2021-002 – Non-Canonical Lipoproteins With Programmable Assembly and Architecture

  • Lipoproteins can be used for material science applications including cargo release or cell scaffolds
  • May be used as part of an assemply of more complex structures

Abstract

Artificial lipoproteins bearing non-canonical post-translational modifications that are synthesized by leveraging substrate promiscuity of an acyltransferase. The non-canonical functionality of these lipoprotein results in a distinctive hysteretic assembly that is absent from the canonical lipoproteins and is used to prepare hybrid multiblock materials with precise and programmable patterns of amphiphilicity due to the unique assembly and function of the non-canonical post-translational modifications.

Advantages

This invention is the first to use these unnatural lipids for materials science applications and for creating shape-shifting bio-derived nanoparticles. Though synthetic lipids have been used previously in the field of chemical biology for visualizing lipoproteins in the cells, their potential to drive the self-assembly of proteins has not been explored. This work also extends a previous demonstration of using prokaroyotes to make lipoproteins from naturally occurring lipids, by using myristic acid (biological) lipid to a limitless number of synthetically available lipids.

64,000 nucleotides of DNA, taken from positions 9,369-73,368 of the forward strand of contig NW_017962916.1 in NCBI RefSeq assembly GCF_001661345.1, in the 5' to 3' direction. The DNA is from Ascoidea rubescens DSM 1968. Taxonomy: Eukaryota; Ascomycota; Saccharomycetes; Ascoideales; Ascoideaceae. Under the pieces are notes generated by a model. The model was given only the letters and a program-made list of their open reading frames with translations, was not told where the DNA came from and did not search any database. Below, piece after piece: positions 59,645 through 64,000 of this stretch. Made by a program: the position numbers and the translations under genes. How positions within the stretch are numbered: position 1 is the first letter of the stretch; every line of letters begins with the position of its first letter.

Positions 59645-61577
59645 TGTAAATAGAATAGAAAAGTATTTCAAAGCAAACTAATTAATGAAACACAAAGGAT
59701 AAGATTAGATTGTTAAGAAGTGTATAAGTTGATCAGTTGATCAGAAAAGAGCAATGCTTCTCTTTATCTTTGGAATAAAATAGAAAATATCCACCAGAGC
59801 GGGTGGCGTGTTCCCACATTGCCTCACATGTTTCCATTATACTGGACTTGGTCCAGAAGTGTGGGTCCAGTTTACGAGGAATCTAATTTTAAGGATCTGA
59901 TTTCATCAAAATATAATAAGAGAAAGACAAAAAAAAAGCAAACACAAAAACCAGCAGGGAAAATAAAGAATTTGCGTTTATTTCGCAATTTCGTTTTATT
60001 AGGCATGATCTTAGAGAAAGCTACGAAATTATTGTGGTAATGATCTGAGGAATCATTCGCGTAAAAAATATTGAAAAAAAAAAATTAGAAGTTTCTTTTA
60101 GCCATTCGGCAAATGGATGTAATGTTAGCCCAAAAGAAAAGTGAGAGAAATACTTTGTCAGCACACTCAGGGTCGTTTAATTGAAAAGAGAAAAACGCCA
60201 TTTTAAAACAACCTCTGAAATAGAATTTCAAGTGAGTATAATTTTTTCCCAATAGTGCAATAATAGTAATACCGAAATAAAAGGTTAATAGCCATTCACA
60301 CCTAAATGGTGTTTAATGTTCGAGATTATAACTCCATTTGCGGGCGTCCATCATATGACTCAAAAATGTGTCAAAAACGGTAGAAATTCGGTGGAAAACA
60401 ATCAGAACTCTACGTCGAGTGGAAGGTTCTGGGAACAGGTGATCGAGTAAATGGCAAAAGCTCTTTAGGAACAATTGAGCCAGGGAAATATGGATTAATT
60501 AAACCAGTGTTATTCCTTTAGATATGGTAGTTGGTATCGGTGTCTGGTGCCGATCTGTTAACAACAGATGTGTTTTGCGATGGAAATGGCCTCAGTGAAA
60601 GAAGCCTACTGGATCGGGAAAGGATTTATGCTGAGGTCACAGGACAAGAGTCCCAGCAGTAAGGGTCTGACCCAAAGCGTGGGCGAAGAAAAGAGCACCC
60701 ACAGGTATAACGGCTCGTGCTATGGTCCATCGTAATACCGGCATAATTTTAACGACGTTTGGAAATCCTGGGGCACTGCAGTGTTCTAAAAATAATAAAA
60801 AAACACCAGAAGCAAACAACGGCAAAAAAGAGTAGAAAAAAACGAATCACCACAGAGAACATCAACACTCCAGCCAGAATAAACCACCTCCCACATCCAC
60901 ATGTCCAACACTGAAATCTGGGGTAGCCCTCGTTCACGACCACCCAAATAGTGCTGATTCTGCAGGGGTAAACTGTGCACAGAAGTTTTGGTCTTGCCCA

Potential Applications

A programmable morphological change from nanoparticles to fibers can be used to simultaneously release encapsulated cargo and provide a scaffold for cell-adhesion and growth. Non-canonical lipids can also be used as chemical handles for structural elaboration and synthesis of hybrid materials with a unique and precise amphiphilic pattern. These hybrid systems can be programmed to assemble into complex 2D and 3D morphologies to form materials with unique optical and mechanical properties.

This work also paves the way to use synthetic lipids with biological activity to prepare recombinant therapeutics. Biolipids are precursors of hormones and secondary messengers, and therefore their synthetic analogues can act as therapeutics or immunomodulators. This work opens the path to use these nc-LPs as hybrid recombinant therapeutics.

Contact Information

Name: Jennifer Crisp

Email: jmcrisp@syr.edu

Phone: 315-443-5196